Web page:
Ambitious work gives a taste of talent to come

Silent House

Orhan Pamuk (translated by Robert Finn)

Faber & Faber, £18.99;

Kindle, $17.21 (USA/Europe)

Review: Billy O’Callaghan

Orhan Pamuk is one of the world’s most widely acclaimed literary figures, a Nobel Prize-winning writer and masterful storyteller who spins complex and fearless narratives that attempt to make sense of the turbulent history, ancient and otherwise, of his native Turkey.

His invectives on such subjects as the 1915 Armenian genocide and the slaughter of the Kurds have shone a light on the darker corners of his nation’s past, and seen him subjected to hate campaigns, put on trial and forced to flee the country.

Silent House, the new Pamuk novel, is in fact not new at all. First published almost 30 years ago, it finally makes its way to English-language audiences via a Robert Finn translation.

In the summer of 1980, with Turkey on the brink of a military coup, three siblings, Faruk, Metin and Nilgun, come to the coastal village of Cennethisar to visit Fatma, their aged grandmother. Fatma’s husband, Selahattin, an atheistic doctor, brought her to the village decades earlier after falling foul of the political status quo, built a grand house and then proceeded to write an encyclopaedia of the world and everything in it, an enterprise that slowly broke them, financially and spiritually. Long-widowed, she is now looked after by one of her husband’s two illegitimate sons, a dwarf named Recep. She treats Recep abominably, holding him responsible for all of the father’s sins, yet he is faithful and subservient at all times.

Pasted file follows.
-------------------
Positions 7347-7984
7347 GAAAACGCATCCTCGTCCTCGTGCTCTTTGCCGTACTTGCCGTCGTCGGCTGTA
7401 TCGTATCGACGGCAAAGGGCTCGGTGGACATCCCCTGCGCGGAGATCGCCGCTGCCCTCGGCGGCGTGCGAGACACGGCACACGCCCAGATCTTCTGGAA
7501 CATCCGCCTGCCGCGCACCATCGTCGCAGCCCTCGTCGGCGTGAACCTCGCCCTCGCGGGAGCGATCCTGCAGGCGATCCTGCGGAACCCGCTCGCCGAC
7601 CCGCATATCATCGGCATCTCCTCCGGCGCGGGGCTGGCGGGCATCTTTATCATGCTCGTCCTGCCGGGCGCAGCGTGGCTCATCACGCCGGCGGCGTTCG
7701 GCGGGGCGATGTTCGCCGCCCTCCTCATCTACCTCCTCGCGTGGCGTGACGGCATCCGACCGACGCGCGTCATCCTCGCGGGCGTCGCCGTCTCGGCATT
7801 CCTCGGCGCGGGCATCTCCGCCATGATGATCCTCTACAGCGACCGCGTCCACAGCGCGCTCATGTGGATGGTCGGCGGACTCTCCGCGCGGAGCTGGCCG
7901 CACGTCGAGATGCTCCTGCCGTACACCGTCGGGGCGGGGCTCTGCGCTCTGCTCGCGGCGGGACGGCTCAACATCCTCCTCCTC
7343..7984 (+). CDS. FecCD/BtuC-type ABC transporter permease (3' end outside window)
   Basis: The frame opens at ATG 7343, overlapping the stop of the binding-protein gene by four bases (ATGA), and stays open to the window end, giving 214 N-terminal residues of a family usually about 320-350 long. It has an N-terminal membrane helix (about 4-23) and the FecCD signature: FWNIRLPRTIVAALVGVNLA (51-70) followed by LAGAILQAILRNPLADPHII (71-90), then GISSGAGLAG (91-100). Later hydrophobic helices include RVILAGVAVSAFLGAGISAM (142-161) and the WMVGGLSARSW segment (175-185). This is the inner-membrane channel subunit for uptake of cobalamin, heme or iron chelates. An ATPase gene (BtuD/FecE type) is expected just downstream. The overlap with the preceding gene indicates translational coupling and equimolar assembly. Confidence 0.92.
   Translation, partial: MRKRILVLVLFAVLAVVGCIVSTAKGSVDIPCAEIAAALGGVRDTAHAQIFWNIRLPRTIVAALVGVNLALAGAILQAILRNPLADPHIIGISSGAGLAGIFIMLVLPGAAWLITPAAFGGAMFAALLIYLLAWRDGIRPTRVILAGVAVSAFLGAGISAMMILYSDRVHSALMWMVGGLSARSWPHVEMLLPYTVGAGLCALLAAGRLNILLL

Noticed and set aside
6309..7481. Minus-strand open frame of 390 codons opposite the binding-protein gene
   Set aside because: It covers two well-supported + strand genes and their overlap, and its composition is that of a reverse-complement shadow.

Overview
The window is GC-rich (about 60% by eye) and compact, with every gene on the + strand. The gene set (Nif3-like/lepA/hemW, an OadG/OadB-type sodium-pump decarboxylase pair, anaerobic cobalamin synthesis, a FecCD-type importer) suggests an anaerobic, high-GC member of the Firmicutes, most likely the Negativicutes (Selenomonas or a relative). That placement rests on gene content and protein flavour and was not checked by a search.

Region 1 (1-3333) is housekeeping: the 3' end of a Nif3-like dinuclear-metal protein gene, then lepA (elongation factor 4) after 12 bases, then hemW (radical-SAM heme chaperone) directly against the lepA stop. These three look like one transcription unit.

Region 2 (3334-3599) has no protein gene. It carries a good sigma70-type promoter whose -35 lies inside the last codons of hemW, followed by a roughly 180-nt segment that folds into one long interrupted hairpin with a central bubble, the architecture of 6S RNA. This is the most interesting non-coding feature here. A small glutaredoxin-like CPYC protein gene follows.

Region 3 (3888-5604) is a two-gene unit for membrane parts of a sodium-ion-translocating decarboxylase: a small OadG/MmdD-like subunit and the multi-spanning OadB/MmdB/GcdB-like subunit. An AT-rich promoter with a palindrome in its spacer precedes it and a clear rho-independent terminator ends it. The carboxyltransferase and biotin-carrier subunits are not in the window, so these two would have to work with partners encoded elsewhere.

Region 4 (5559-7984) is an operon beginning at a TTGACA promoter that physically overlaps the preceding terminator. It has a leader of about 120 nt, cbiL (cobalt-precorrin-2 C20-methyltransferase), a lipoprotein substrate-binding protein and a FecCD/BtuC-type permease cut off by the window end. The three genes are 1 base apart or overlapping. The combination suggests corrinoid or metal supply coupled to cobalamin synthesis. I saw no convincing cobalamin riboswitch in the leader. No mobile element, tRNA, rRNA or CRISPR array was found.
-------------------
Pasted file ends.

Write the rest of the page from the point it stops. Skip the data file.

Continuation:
Pamuk’s ambitions are not small. In employing multiple intertwining narratives, the story builds in waves, characters are allowed develop naturally and the shadows of the past reveal themselves by degrees.

This convoluted family is Turkey in microcosm, and the novel’s big question is one of identity. Faruk, a failed historian whose wife has left him and who drinks heavily, trawls local archives in the hope of uncovering something that will change his life. Metin runs with rich friends, has fallen in love with a society girl, looks constantly westward and longs to measure up. Nilgun, gentle-hearted, sees her future in the idealistic direction of communism. And then there is Hasan, the son of Recep’s crippled brother, a young student who spends his nights as part of a nationalist group, practicing intimidation and vandalism and already on a path to so much worse. He is in love with Metin, his cousin and childhood friend, but her political affiliation is a problem that will have devastating repercussions.

The natural temptation to measure Pamuk’s Silent House against the benchmarks set by such later novels as My Name Is Red, Snow and The Museum of Innocence, feels, in this situation at least, somewhat unfair. Silent House needs to be read for what it is: a talented young author’s second published work, ambitious, intelligent, and with an impressive, clear-eyed view of a moment in time and a society still in violent flux. It is a fully-fledged and well-conceived novel. Yet it also reveals a writer still feeling his way towards the greatness he will soon attain, reaching for the stars but falling inevitably, if tantalisingly, short.


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